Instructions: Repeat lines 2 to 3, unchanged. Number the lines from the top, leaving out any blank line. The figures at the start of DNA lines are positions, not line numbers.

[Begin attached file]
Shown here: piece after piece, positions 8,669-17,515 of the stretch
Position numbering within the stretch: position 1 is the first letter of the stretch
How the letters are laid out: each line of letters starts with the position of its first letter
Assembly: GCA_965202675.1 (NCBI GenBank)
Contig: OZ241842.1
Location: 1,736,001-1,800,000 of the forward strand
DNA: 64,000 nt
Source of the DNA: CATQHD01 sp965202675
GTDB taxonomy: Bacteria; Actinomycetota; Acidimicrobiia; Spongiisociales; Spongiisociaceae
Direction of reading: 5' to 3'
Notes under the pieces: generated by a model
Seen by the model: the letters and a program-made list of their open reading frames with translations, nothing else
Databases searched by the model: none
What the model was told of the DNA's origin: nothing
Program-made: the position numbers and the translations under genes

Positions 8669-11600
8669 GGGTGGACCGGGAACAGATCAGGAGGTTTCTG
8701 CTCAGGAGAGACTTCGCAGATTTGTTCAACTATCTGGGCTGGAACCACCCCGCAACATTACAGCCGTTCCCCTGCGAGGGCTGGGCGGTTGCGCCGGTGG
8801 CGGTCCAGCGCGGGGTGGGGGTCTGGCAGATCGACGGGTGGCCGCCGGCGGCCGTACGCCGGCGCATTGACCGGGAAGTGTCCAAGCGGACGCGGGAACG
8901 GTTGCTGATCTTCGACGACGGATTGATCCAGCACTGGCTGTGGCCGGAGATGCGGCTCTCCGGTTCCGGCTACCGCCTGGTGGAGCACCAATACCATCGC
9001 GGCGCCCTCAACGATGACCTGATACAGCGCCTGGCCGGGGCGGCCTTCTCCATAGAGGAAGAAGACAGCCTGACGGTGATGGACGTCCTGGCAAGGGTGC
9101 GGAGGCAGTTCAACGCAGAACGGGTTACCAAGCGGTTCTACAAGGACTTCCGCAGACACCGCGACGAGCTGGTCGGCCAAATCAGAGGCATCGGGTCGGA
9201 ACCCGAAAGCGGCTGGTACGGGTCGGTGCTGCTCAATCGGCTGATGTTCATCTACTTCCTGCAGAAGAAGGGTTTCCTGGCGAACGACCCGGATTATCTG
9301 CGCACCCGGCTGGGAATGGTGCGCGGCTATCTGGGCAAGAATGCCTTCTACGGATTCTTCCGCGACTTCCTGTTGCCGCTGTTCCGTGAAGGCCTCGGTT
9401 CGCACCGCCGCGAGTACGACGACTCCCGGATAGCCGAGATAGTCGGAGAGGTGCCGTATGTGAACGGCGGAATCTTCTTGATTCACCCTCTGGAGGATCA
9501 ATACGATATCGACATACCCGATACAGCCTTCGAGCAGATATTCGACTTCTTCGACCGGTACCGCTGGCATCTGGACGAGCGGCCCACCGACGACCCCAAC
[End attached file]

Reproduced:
Position numbering within the stretch: position 1 is the first letter of the stretch
How the letters are laid out: each line of letters starts with the position of its first letter